SACRAMENTO – Governor Gavin Newsom today announced that California has awarded $14.4 million in grants to grow the state’s behavioral health workforce by nearly 3,300 personnel through training and placement programs.
“California is building a behavioral health workforce that reaches people where they are,” said Governor Newsom. “These grants will help provide invaluable support to those who need it most from workers with lived experience.”
Awarded by the Department of Health Care Access and Information (HCAI) under its Peer Personnel Training and Placement grant program, the grants – awarded to 16 organizations – will allow them to recruit, train, and place nearly 3,300 peer personnel in 43 counties throughout California.
Peer personnel are individuals with lived experience as a mental or behavioral health services consumer, family member, and/or caregiver. Peer personnel duties include leading recovery groups, building community and relationships, sharing resources, and advocating for people in recovery.
“Governor Newsom and this Administration are committed to providing better access and care related to behavioral health, especially among our state’s youth,” said California Health and Human Services Agency Secretary Dr. Mark Ghaly. “Providing grants for peer personnel training and placement will help Californians get the care they need, when they need it.”
“When we go through a difficult situation in our lives, having someone providing support that has been there helps us not feel alone and get the help we need,” said HCAI Director Elizabeth Landsberg. “At HCAI we are working to support and diversify every level of the behavioral health workforce, including those with lived experience.”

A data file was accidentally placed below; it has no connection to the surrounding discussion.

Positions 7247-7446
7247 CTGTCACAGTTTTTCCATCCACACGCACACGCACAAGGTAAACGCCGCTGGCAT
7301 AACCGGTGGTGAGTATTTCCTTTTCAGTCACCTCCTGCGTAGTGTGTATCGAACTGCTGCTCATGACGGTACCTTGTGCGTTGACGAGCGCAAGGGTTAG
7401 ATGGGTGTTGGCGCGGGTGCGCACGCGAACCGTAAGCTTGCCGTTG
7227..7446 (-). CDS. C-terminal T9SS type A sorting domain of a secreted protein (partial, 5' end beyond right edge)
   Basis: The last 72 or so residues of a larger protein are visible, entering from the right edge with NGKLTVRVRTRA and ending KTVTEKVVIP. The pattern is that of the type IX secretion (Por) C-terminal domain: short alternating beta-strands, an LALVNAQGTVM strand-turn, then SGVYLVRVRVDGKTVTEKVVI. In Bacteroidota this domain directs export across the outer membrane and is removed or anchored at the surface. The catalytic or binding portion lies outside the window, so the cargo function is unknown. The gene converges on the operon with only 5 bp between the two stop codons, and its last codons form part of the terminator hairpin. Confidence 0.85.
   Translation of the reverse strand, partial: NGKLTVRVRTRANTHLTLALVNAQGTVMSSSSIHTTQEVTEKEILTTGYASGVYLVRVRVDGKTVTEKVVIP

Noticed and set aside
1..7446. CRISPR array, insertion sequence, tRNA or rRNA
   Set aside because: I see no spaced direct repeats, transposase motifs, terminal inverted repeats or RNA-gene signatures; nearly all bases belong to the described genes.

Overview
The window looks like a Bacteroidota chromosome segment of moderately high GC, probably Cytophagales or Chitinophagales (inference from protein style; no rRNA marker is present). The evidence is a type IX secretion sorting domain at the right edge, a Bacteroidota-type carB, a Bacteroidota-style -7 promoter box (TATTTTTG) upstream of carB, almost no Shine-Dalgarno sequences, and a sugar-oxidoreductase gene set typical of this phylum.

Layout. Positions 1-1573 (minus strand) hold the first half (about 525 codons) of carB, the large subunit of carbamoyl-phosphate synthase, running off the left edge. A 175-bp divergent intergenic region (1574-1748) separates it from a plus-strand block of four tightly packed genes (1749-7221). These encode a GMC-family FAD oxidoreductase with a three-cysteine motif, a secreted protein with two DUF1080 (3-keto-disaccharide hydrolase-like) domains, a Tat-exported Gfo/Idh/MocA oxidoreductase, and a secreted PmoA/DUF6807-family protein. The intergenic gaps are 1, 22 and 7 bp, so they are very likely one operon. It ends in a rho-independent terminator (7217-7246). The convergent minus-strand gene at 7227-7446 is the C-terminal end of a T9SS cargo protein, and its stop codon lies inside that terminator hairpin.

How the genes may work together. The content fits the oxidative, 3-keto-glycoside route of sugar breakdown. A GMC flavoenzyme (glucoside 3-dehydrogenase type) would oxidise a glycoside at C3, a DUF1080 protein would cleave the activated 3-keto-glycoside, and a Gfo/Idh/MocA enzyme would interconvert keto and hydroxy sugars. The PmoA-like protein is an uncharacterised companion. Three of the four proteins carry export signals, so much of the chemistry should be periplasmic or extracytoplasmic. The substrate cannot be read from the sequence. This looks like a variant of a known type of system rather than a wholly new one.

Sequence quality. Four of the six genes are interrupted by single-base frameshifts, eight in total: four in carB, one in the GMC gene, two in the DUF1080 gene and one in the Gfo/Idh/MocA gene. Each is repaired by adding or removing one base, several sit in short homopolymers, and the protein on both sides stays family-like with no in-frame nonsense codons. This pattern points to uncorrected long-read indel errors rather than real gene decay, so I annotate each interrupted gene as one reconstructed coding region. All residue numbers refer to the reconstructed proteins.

ADDITIONAL DETAILS: The Peer Personnel Training and Placement Program, funded by the Children and Youth Behavioral Health Initiative (CYBHI), seeks to increase the number of peer personnel specialists ages 18-25. The program prioritizes the recruitment of youth and students with lived experience in high schools, adult education programs, regional occupational programs, community colleges, and those already working and/or volunteering in a behavioral health program. HCAI funds student scholarships, loan repayment, and organizational grants to mentor and support a future workforce.
BIGGER PICTURE: The $4.7 billion CYBHI aims to transform California’s behavioral health system into an innovative ecosystem where all children and youth from birth to age 25 have access to services for emerging and existing behavioral health needs, regardless of health payer.
See the list of Peer Personnel Training and Placement Program awardees on the HCAI website.